As you would expect, the two places found to offer a shoulder MRI for $450 were private imaging centers. And the $450 price tag included the radiologist's fee, which is extra at many facilities. The highest prices were charged by hospitals, with Memorial Hospital in Colorado Springs at the top of the heap at $3,460. Wolf writes:
"Many consumers will check half a dozen gas stations for a few cents difference in price, but would never think they could save thousands of dollars by checking prices for a medical test like an MRI."
Below are three more examples of the mind-bogglingprice differences you'll typically find, obtained using the New Choice Health searchable database. In these examples, the highest and lowest pricesare listed for a particular city, but realize there are many other prices in between:
- Need a Chest X-ray in Portland, Oregon? You can pay $3,300 to get one from Legacy Salmon Creek Hospital, OR you can pay $200 at Legacy Imaging St. Helens
- Want an Abdominal Ultrasound in New York City? You can fork over $2,775 to Hudson Valley Hospital Center, OR you can pay $380 to have it done by Northeast Radiology
- Need a colonoscopy in Seattle? Hand over $8,200 to Schick Shadel Hospital, OR have Providence Everett Medical Center do it for $2,250
You can find similar disparities for just about every medical procedure, in just about every city… and it seems like the larger the city, the more choices you have as a consumer and the wider the price disparity among them.
The Bigger the Facility, the Costlier Your Bill
The price disparities are related, at least in part, to differences in operating costs.Regents Health published a report comparing average costs to imaging centers for conducting seven common medical imaging tests. (Please note, these are costs to the facility—not costs to the consumer.) The data was based on 2009 and 2010 revenue for 55 different service centers (33 hospitals and 22 imaging centers), presumably in the U.S., although that wasn't made clear.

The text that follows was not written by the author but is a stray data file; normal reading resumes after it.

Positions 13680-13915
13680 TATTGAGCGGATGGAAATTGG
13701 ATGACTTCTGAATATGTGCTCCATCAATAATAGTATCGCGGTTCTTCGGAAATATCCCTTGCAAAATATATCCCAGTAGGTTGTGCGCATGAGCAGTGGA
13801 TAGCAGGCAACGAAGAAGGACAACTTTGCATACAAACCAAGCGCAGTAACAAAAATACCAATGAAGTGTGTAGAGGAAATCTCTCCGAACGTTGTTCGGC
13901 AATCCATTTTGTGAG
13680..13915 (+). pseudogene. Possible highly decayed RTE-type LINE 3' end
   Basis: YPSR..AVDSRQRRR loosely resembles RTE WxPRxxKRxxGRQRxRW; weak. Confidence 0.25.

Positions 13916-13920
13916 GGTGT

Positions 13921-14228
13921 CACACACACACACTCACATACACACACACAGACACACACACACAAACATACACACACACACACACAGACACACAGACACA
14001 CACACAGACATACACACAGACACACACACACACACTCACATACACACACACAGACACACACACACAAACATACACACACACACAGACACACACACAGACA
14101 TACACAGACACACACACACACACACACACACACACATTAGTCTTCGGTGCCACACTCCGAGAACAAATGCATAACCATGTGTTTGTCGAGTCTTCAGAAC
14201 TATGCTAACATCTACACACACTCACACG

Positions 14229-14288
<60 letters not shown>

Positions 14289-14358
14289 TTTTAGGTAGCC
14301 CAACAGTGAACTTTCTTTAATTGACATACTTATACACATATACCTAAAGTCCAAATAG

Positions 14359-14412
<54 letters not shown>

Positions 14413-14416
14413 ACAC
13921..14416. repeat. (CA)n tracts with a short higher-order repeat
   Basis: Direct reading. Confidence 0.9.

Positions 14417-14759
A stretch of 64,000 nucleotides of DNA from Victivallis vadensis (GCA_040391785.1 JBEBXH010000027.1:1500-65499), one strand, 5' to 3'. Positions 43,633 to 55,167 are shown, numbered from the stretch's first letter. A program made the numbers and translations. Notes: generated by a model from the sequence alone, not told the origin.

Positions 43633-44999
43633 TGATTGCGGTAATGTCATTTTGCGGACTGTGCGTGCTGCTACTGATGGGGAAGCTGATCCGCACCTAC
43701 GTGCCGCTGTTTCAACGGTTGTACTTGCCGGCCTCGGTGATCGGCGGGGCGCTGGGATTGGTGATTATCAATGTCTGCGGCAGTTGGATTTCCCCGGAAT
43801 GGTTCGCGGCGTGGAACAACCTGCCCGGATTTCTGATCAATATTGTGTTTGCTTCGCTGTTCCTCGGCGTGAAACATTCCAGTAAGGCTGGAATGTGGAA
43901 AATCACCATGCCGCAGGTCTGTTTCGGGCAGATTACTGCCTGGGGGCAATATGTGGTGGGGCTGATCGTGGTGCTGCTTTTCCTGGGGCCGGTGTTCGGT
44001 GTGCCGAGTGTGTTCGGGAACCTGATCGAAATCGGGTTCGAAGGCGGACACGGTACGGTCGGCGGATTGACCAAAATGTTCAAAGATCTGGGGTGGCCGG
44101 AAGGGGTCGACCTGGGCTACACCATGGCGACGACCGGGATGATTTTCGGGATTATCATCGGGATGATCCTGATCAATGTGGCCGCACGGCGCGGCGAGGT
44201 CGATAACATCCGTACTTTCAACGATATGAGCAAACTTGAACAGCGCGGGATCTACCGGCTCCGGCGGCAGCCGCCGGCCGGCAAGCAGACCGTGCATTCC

They found the following differences in operational costs between hospitals and independent imaging centers. Clearly, you can see how independent imaging centers can offer you a better deal than hospitals. Of course, there are also other factors at play, as mentioned earlier.
Tired of Enduring Frustrating Phone Calls?
You might have better luck doing some Internet research, as opposed to (or in addition to) making phone calls to potential medical imaging centers to obtain price quotes. Some states are not waiting for federal action. Eleven states now have databases that allow consumers to easily compare prices, from New Hampshire to South Dakota to Nevada. Here are four examples:
- New Hampshire: www.nhhealthcost.org
- Massachusetts: hcqcc.hcf.state.ma.us
- New Hampshire: www.nhpricepoint.org
- Maryland: mhcc.maryland.gov/consumerinfo/hospitalguide/hospital_guide/cost_report.html
In addition to state websites, some healthcare organizations are beginning to voluntarily post their fee schedules online, hoping to gain public favor. And there are also some enterprising companies offering medical cost comparison services, sometimes charging a small membership fee for more comprehensive services. Two such companies are New Choice Health and Compass Professional Health Services. New Choice Health has free databases that are searchable by geographic region (city, state, zip code), facility, and procedure.
So, if you are banging your head against the wall from days of frustrating phone calls to uncooperative medical imaging staff who refuse to disclose their fee schedules, you might want to check out one of the websites above. Just plug in the test you want, and your city and state, and a table pops up with dozens—sometimes hundreds—of options by price. The bottom line is that, with a little detective work, you can significantly stretch your precious healthcare dollar. And who doesn't want that these days?